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C.A.N.D.L.E. v. BOARD COMMISSIONERS FAYETTE COUNTY AND COMMERCIAL STONE CO. (12/18/85)

COMMONWEALTH COURT OF PENNSYLVANIA


decided: December 18, 1985.

C.A.N.D.L.E., ET AL., APPELLANTS
v.
BOARD OF COMMISSIONERS OF FAYETTE COUNTY AND COMMERCIAL STONE CO., INC., APPELLEES

Appeals from the Order of the Court of Common Pleas of Fayette County in the case of C.A.N.D.L.E., Doris H. Arnold, Lorenzo Johnson, Jack E. Crislip, Donald Henry, Regis Murtha, Patricia Graham, Anna Mae Buchholz, Thomas E. Showman, Mary Elyzabeth Floto, James E. Miller, Norma W. Dolde, John E. Mulvihill, Donna Brooks, Wilbert Brooks, Calvin Anderson, Edith Geary, E. D. Bryner, Emma Brothes and Charles L. Basinger v. Board of Commissioners of Fayette County and Commercial Stone Co., Inc., No. 587 of 1984, G.D.

COUNSEL

Gary Robert Fine, McBride, Wiker and Fine, for appellants.

Philip T. Warman, for appellee, Board of Commissioners of Fayette County.

William M. Radcliffe, with him, Charles O. Zebley, Jr., Coldren, DeHaas & Radcliffe, for appellee, Commercial Stone Co., Inc.

Judges Doyle and Colins, and Senior Judge Blatt, sitting as a panel of three. Opinion by Judge Colins.

Author: Colins

[ 93 Pa. Commw. Page 549]

On April 5, 1984, the Board of Commissioners of Fayette County (Commissioners) passed an ordinance rezoning a total of approximately two hundred and fifty acres in order to permit Commercial Stone Co., Inc. (appellee) to conduct mineral extraction and quarrying on the site. C.A.N.D.L.E.*fn1 (appellant), an unincorporated association, opposed the ordinance before the Commissioners. Failing in its attempt to prevent rezoning, appellant appealed the rezoning ordinance to the Court of Common Pleas of Fayette County, which had jurisdiction under the Pennsylvania Municipalities Planning Code (MPC).*fn2 On August 16, 1984, the Court of Common Pleas dismissed the appeal and affirmed the action of the Commissioners. An appeal to this Court followed.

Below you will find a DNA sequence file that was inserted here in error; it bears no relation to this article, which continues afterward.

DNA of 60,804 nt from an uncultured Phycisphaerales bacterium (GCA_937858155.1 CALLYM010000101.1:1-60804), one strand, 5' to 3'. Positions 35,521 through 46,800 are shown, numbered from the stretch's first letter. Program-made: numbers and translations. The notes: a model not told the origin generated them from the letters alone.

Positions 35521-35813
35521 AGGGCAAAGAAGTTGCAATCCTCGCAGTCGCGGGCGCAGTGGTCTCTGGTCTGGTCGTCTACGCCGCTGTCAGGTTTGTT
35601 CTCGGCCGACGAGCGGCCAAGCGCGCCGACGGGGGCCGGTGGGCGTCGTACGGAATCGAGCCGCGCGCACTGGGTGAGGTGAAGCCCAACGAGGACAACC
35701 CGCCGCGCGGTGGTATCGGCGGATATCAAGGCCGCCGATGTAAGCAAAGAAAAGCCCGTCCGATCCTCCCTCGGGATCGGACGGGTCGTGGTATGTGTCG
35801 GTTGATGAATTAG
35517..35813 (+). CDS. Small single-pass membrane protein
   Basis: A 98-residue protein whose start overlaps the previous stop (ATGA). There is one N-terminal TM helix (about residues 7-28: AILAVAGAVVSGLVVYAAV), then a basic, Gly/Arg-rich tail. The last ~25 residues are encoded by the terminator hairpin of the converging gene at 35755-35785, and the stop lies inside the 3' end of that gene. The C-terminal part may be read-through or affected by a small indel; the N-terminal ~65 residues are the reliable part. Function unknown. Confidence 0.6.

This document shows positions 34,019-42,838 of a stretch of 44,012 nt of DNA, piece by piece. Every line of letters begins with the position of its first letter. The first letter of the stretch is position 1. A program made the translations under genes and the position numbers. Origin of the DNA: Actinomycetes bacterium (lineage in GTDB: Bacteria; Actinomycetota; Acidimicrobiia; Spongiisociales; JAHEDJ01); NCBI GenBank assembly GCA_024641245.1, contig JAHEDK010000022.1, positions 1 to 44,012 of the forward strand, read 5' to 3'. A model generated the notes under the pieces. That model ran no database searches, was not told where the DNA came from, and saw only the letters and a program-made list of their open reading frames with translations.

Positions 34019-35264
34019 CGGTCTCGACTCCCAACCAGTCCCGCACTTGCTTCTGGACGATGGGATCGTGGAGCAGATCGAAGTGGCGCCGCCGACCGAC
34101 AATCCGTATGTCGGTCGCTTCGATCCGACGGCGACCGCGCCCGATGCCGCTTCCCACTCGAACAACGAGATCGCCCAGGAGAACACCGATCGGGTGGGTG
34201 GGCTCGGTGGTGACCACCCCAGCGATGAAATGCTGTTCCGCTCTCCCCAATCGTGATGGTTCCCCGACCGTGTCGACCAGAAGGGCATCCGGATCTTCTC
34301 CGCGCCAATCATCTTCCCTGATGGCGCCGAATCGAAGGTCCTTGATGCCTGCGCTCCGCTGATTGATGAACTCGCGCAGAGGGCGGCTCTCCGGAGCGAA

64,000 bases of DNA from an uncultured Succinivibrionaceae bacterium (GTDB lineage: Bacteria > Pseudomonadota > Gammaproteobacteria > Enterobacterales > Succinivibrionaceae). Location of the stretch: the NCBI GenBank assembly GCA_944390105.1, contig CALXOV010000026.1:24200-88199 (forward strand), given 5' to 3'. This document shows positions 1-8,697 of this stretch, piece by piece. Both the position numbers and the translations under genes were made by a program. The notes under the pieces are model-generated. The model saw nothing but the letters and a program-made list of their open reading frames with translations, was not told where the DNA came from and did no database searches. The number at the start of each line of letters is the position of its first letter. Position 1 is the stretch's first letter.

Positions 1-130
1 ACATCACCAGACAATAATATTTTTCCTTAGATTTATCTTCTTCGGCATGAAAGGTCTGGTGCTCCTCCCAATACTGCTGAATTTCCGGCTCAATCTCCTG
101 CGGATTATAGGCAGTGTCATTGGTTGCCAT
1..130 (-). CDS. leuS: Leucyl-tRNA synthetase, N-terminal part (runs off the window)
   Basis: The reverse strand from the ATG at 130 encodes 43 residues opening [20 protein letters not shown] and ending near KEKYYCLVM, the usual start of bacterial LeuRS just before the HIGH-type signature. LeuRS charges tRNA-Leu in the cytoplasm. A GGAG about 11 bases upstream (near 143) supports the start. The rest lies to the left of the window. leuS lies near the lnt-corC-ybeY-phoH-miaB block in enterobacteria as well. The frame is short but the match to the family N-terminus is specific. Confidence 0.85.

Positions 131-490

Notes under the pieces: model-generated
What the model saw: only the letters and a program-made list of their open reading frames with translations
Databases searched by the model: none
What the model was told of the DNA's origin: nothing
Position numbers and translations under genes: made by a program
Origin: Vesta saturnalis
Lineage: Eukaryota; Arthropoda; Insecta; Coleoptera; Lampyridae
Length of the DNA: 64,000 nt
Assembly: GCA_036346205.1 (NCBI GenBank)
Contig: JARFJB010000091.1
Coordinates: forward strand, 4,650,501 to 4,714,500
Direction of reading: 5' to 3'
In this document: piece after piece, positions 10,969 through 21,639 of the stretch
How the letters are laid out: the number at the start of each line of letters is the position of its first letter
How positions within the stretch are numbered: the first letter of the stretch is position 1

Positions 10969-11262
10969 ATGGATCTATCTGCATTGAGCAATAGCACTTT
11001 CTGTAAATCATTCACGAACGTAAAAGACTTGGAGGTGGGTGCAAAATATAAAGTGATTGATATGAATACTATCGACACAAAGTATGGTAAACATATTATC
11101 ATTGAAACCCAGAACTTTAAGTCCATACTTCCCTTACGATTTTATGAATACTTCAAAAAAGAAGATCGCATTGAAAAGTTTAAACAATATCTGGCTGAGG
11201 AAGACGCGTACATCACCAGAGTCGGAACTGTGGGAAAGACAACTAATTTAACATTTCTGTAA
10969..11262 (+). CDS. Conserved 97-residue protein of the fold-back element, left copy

During the pendency of the instant appeal, the appellee petitioned the Court of Common Pleas to order the appellants to post bond in order to protect appellee's interests.*fn3 A hearing was held by the Court of

[ 93 Pa. Commw. Page 550]

Common Pleas, and on May 23, 1985, the petition was granted and bond ordered posted. The appellant appealed the order to post bond to this Court, and further requested a stay of the bond order until the appeal on the case in chief was decided. On July 25, 1985, this Court denied the application to stay the bond order; therefore, the original bond order is in effect and an appeal from such is before this Court as well as the appeal from passage of the rezoning ordinance.